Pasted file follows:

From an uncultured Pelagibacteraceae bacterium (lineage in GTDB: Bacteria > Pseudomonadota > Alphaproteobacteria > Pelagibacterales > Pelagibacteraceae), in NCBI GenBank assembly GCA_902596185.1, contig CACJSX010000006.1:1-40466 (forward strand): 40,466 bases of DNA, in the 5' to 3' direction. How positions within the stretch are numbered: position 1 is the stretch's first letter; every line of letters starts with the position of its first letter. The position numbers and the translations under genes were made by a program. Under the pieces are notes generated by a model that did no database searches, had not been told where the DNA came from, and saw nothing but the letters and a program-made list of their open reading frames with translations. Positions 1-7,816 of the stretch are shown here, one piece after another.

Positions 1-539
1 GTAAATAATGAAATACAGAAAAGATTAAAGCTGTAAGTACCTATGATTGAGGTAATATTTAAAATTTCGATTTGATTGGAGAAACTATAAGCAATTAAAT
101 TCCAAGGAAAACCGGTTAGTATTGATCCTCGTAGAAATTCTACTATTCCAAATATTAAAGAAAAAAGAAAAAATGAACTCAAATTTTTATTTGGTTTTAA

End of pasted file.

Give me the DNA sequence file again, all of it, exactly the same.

From an uncultured Pelagibacteraceae bacterium (lineage in GTDB: Bacteria > Pseudomonadota > Alphaproteobacteria > Pelagibacterales > Pelagibacteraceae), in NCBI GenBank assembly GCA_902596185.1, contig CACJSX010000006.1:1-40466 (forward strand): 40,466 bases of DNA, in the 5' to 3' direction. How positions within the stretch are numbered: position 1 is the stretch's first letter; every line of letters starts with the position of its first letter. The position numbers and the translations under genes were made by a program. Under the pieces are notes generated by a model that did no database searches, had not been told where the DNA came from, and saw nothing but the letters and a program-made list of their open reading frames with translations. Positions 1-7,816 of the stretch are shown here, one piece after another.

Positions 1-539
1 GTAAATAATGAAATACAGAAAAGATTAAAGCTGTAAGTACCTATGATTGAGGTAATATTTAAAATTTCGATTTGATTGGAGAAACTATAAGCAATTAAAT
101 TCCAAGGAAAACCGGTTAGTATTGATCCTCGTAGAAATTCTACTATTCCAAATATTAAAGAAAAAAGAAAAAATGAACTCAAATTTTTATTTGGTTTTAA